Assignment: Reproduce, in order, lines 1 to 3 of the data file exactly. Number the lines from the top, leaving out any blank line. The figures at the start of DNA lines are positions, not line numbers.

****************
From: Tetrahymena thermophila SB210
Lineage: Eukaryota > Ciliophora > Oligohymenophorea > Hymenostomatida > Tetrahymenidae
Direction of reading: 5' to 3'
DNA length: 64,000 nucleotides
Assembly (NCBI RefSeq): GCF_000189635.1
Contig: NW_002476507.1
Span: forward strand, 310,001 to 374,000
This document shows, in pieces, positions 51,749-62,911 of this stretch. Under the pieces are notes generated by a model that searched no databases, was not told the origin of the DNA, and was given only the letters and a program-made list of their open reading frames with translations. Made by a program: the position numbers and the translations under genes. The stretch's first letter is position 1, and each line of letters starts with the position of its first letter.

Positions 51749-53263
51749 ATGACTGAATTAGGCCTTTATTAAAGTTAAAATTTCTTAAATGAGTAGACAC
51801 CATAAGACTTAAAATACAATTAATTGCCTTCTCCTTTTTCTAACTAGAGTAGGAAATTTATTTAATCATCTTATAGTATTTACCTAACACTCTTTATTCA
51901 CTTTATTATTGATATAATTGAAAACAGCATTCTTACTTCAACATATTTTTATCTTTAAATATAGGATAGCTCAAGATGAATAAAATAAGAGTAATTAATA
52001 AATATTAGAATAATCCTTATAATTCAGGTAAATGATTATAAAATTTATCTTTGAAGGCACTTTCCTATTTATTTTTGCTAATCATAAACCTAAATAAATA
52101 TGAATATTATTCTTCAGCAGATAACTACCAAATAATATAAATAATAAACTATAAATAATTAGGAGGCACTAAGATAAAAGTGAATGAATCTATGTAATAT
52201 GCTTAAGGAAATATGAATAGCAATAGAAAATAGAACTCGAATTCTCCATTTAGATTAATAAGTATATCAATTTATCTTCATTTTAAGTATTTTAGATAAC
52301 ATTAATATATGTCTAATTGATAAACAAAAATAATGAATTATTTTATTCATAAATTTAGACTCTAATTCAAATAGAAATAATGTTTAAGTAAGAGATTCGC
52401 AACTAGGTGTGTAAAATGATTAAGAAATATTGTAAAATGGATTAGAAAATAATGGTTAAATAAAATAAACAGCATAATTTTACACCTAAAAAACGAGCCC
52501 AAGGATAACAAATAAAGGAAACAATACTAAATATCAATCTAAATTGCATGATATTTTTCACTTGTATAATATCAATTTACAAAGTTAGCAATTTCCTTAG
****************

From: Tetrahymena thermophila SB210
Lineage: Eukaryota > Ciliophora > Oligohymenophorea > Hymenostomatida > Tetrahymenidae
Direction of reading: 5' to 3'